Version française
Home     About     Download     Resources     Contact us    
Browse thread
Re: [Caml-list] OC4MC : OCaml for Multicore architectures
[ Home ] [ Index: by date | by threads ]
[ Search: ]

[ Message by date: previous | next ] [ Message in thread: previous | next ] [ Thread: previous | next ]
Date: -- (:)
From: Philippe Wang <philippe.wang@l...>
Subject: Re: [Caml-list] OC4MC : OCaml for Multicore architectures


On Sep 24, 2009, at 18:02 GMT+02:00, Pascal Cuoq wrote:

> On Sep 24, 2009, at 5:47 PM, Philippe Wang wrote:
>
>>> Is the copy operation parallelized?
>>
>> Nope. When the world is stopped for the collection, everything is  
>> done
>> sequentially until the world is resumed.
>> I don't think it's relevant to parallelize the copy operation (hell  
>> to
>> implement&debug, then I don't think that performance would be very
>> interesting because we would probably need a write mutex on the
>> destination heap)
>
> Well, you could start copying to the bottom of the next heap with
> one thread going up and to the top of it with another going down.
> Assume optimistically that the two threads will not reach the same
> cacheline at the end of the copies, and you don't need any
> synchronisation at all between them, except joining at the end.
>
> After checking, if they have reached the same cacheline,
> you need to reallocate the destination heap anyway.
>
> You still get a single unfragmented free block as a result.
>
> Even better: stop the world just before there remains less that one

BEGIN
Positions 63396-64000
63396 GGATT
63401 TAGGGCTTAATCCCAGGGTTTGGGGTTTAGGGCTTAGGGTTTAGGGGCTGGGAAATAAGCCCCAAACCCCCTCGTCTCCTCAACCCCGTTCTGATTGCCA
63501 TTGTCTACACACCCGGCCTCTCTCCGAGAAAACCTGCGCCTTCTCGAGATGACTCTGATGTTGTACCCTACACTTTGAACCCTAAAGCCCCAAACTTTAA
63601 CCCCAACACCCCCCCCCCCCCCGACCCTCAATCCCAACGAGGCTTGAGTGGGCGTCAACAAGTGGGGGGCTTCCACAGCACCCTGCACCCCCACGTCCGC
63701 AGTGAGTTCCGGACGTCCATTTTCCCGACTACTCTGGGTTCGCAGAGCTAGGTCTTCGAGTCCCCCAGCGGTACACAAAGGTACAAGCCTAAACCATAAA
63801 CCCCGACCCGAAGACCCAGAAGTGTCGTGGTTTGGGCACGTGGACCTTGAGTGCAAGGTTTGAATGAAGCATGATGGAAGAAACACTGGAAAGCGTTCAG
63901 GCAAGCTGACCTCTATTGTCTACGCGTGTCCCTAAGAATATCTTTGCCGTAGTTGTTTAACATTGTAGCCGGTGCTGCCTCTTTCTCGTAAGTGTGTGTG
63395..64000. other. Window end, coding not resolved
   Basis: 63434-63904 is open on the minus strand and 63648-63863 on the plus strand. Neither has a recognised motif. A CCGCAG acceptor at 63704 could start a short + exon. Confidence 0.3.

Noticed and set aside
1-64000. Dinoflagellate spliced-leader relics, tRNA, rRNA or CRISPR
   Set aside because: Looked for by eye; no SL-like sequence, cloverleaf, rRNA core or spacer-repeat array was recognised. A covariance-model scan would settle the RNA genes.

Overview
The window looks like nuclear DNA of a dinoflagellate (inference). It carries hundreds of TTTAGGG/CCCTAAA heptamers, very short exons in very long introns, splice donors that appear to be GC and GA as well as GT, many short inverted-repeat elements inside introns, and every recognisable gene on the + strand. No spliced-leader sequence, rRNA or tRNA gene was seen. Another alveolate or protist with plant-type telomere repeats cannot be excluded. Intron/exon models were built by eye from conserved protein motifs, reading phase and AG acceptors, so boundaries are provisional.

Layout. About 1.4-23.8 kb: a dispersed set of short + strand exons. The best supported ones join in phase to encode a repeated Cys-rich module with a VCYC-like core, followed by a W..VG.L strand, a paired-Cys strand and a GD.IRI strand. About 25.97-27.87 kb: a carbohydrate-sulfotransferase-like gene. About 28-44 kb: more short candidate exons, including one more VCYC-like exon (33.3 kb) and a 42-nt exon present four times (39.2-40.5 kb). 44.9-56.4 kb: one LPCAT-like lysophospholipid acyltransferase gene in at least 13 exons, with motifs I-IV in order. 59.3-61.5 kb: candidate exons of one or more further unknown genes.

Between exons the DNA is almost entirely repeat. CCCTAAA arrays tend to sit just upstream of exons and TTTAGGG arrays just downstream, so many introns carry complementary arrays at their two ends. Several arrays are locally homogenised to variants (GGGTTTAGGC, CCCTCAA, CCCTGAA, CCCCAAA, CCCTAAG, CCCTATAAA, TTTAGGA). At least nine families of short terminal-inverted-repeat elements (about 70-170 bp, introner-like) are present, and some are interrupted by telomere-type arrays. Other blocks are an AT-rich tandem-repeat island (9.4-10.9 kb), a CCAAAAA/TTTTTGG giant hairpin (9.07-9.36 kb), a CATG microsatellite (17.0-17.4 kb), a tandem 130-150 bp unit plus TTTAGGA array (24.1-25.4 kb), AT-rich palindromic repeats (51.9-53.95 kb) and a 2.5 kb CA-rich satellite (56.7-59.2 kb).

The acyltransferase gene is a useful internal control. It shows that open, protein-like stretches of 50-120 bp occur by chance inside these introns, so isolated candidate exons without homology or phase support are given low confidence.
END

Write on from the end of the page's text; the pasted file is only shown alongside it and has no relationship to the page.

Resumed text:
> cacheline of free space and you don't need to check if the two  
> threads have
> met. You still need to reallocate the destination heap sometimes  
> though.

A concurrent copy means that there would be bad overhead for single  
core. It also means putting bottleneck to memory bandwidth as memory  
copy operations are clearly quickly limited by this bandwidth, not by  
CPU. It may hopefully become false in a few years, but hardware  
manufacturers don't seem to be excited by that, they seem to prefer  
making the marketing on the number of cores. Look at GPUs : they have  
very fast graphical RAM, but they have a huge number of processing  
units. I don't really see the point in that (i.e. having a huge number  
of PU) anyway (except "marketing").

Ok, back to GC stuff. A stop&copy algorithm needs to have a set of  
roots to make the copy of living values.
Each thread has its stack, so it has its subset of roots. Then what ?  
Parallelize the copy from each thread ? Ok we have to determine the  
best number of threads according to number of cores but more  
importantly according to memory bandwidth given per core. (what a  
nightmare!)
Then there are shared values (in the shared heap for instance, but  
what if there are lateral pointers due to mutable values?). (We are  
leaving the nightmare for hell! but some people have been there.)  
Copying a living value means that if later you encounter something  
pointing to its old address, you have to know the new one. This means  
writing at the old address. I don't see how we can make *today*  
something very interesting in concurrent with a stop&copy algorithm. I  
believe (but I'm *not* a GC expert at all) concurrent GCs are not  
based on stop&copy algorithm but rather some mark&{do-some-stuff-such- 
as-"sweep"}.


> Oh, and I meant to say, but everyone else was faster than me:
> well done!

Thank you, and thanks everyone else who appreciate this work. :-)

Philippe Wang